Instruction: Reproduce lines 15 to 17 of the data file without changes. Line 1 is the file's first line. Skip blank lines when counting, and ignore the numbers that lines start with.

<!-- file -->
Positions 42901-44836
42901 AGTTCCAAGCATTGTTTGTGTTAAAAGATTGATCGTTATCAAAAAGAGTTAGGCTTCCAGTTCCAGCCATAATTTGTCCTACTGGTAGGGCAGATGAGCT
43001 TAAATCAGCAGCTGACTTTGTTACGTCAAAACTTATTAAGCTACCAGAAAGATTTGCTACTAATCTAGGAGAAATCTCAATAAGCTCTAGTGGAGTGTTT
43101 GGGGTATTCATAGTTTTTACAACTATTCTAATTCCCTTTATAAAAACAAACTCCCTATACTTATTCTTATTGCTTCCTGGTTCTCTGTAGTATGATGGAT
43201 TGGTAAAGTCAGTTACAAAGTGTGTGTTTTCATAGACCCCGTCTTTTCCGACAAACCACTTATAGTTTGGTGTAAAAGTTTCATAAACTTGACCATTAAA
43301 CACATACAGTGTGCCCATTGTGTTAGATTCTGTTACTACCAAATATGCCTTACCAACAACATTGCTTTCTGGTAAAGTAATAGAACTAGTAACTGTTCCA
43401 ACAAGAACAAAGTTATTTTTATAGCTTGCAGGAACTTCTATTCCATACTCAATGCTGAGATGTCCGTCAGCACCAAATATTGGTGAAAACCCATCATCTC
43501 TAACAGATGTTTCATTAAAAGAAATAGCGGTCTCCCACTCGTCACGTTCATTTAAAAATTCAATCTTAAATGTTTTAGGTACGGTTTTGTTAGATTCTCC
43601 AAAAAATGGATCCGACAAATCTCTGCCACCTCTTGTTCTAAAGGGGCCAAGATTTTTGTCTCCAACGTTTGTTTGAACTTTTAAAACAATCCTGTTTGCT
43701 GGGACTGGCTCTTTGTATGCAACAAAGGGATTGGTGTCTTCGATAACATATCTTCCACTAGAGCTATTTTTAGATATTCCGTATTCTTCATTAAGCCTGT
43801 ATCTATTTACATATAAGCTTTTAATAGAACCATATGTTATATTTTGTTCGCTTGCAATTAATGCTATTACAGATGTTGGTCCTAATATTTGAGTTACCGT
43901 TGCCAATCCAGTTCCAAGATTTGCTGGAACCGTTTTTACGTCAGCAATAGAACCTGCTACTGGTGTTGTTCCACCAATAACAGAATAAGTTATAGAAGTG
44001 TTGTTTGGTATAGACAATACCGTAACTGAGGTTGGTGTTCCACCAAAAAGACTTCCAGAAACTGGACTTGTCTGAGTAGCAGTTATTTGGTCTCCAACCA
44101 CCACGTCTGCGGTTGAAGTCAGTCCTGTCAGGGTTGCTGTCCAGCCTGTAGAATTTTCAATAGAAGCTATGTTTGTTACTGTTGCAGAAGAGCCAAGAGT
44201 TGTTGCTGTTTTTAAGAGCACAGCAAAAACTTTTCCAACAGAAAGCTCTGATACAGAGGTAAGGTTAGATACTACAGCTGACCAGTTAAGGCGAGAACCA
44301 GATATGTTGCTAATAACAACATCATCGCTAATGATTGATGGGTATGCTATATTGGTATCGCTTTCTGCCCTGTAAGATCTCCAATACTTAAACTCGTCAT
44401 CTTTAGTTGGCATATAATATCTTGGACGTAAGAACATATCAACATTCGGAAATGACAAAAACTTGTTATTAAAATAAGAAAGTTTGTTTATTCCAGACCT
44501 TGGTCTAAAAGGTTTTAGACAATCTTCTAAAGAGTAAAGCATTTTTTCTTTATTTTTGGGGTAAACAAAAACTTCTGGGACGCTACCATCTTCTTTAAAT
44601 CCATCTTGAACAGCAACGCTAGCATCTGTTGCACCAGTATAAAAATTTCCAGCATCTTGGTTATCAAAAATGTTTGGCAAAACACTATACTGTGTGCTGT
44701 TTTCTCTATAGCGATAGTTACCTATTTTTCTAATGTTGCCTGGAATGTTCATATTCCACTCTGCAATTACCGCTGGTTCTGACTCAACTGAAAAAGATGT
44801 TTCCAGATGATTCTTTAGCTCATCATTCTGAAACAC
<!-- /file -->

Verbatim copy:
44201 TGTTGCTGTTTTTAAGAGCACAGCAAAAACTTTTCCAACAGAAAGCTCTGATACAGAGGTAAGGTTAGATACTACAGCTGACCAGTTAAGGCGAGAACCA
44301 GATATGTTGCTAATAACAACATCATCGCTAATGATTGATGGGTATGCTATATTGGTATCGCTTTCTGCCCTGTAAGATCTCCAATACTTAAACTCGTCAT
44401 CTTTAGTTGGCATATAATATCTTGGACGTAAGAACATATCAACATTCGGAAATGACAAAAACTTGTTATTAAAATAAGAAAGTTTGTTTATTCCAGACCT